the feature started yesterday by grading the New England Patriots pass offense, I will now give my final r..."/> the feature started yesterday by grading the New England Patriots pass offense, I will now give my final r..."/>

New England Patriots Final Season Grades: Run Offense


Continuing the feature started yesterday by grading the New England Patriots pass offense, I will now give my final regular season grade to the ground attack. The season was marked by a breakout second year for Stevan Ridley, in which he placed himself among the league’s feature backs. Fellow second-year back Shane Vereen and undrafted rookie free agent Brandon Bolden showed us plenty as change-of-pace backs in the back of the rotation, and Danny Woodhead continues to hold a special place in our hearts as a secret weapon and, just maybe, the new Kevin Faulk.

Mark L. Baer-USA TODAY Sports

New England Patriots Run Offense Grade: A

Let’s start with the man who starts it all, and that is Stevan Ridley. The big issue with him has always been fumbling, and he had two fumbles this season. After both of them, some of us freaked out a little too much. The reaction after the second fumble of the season was especially pronounced, and I think it was well-deserved. The fumble itself served as a wake-up call to Ridley, because the turnover was one of the reasons why the Patriots put themselves in too big of a hole against the San Francisco 49ers. After that fumble, Bill Belichick once again showed faith in Ridley by not benching him and Ridley bounced back with two solid games to close out the season.

With Ridley, the fumbles are a result of less ball security and, mainly, running with a higher pad level in order to increase his agility. There’s a bit of a trade-off with Ridley, since the risk for losing the football is smaller than the reward of making a move that gains an additional chunk of yardage. However, the impact of fumbling the football is clearly worse, so I’m sure we’d all take the added ball security. It pays to keep things in perspective, and the “perspective” here is that Ridley only fumbled the ball twice all season and bounced back in the game after each fumble. Now that’s maturity you often don’t see in a second-year RB.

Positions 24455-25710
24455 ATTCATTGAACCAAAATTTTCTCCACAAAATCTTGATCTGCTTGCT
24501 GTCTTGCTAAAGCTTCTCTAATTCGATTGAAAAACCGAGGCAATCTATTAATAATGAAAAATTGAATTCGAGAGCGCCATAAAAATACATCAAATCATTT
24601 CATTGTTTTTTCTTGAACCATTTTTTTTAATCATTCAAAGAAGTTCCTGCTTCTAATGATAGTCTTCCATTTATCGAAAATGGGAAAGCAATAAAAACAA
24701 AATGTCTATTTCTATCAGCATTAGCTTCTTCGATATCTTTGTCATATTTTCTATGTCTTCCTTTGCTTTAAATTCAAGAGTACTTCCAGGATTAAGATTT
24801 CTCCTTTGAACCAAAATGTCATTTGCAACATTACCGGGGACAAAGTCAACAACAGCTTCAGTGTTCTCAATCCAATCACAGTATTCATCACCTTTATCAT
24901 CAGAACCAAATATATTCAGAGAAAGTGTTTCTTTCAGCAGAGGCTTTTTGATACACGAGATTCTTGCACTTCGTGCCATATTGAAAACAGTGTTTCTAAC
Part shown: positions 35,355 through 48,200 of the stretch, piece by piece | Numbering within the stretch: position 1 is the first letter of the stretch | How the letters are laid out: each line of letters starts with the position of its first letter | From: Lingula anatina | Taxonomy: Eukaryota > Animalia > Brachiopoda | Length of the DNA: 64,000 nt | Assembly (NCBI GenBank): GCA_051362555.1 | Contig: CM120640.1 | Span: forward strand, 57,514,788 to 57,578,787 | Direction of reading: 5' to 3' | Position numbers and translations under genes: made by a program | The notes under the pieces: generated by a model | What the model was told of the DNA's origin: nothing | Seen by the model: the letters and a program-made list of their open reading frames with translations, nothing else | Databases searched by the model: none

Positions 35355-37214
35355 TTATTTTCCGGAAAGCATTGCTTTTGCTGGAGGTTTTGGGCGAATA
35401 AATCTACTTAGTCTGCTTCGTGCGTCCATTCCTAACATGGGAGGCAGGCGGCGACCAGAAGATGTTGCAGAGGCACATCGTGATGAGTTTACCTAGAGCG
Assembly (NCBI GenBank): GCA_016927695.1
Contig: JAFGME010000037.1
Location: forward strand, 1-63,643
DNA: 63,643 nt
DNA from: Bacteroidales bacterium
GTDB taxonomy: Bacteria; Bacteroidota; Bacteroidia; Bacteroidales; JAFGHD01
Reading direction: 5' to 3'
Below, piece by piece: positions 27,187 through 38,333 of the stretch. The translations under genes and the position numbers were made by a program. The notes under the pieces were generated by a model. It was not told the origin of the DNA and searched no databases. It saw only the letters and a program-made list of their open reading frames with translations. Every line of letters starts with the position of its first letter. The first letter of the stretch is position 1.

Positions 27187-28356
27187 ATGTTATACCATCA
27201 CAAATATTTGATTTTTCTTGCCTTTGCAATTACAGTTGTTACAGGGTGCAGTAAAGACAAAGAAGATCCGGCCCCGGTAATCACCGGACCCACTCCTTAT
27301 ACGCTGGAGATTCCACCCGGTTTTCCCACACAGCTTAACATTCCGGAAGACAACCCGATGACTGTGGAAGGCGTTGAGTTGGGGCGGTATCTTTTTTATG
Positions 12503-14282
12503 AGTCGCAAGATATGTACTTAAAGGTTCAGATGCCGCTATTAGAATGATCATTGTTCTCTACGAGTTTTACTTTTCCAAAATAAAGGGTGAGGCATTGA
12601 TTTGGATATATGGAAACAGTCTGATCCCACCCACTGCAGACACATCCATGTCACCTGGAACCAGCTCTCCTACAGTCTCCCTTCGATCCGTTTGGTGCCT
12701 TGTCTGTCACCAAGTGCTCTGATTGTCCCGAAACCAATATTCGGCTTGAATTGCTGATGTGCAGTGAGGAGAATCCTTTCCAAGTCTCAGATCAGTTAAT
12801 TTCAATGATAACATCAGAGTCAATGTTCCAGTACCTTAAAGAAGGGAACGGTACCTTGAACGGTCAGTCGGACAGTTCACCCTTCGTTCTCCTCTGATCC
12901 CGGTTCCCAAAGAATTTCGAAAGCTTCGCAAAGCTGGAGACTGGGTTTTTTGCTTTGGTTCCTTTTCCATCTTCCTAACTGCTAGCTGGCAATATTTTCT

You also don’t see many second-year running backs rushing for 1,263 yards and entrenching themselves as one of the top ten backs in the league. Ridley is a workhorse, as seen by the 290 carries and the solid 4.4 yards per carry average. He can beat you inside and outside with strength and agility, and Ridley will continue to be one of the top ten backs in this league for the foreseeable future. Most of the credit should go to him for the Patriots finishing seventh in rushing yards, because he was seventh in the league in rushing yards.

But give some credit to the other guys as well, because Danny Woodhead helped sustain drives. There is no better backup running back in the league (I don’t even think a starter does this better either) than Woodhead at getting the needed yards for every down and distance. We’ve seen him keep drives alive (Seattle Seahawks game) in extremely difficult situations, and you can see that Tom Brady, Bill Belichick, and the Patriots coaching staff trust Woodhead to a high degree. His biggest impact came as a receiver, but he also led the league in “success rate” (yes, that’s a stat based on a player’s ability to get sufficient yards per down and  distance) and was the Pats second-leading rusher.

Brandon Bolden led the team with an average of 4.9 yards per carry, but running backs with less carries usually have a YPC that deviates further from the league average of 4.2 (great sample size usually causes players to gradually regress to the mean). That is an outstanding average, and it’s hard to think that Bolden was a UDFA out of Ole Miss. Man, aren’t you glad the Pats picked up him and decided to keep him?

Shane Vereen is a nice, explosive back in the mix, but I think he is the least valuable of the four. That’s not to say he is useless by any means, because he is a key change-of-pace back. I love his explosiveness around the edge, but he needs to be used sparingly and against defenses that struggle against outside contain. Once he gets into the open field, he is extremely difficult to stop. The problem is that you have to get him into the open field, which is why the Patriots pick their matchups wisely when they use him. He is a New York Jets killer, and that 83-yard touchdown scamper down the left sideline was a thing of beauty and the prime reason why Rex Ryan has recurring night terrors of Vereen.

You can follow Joe Soriano on Twitter @SorianoJoe.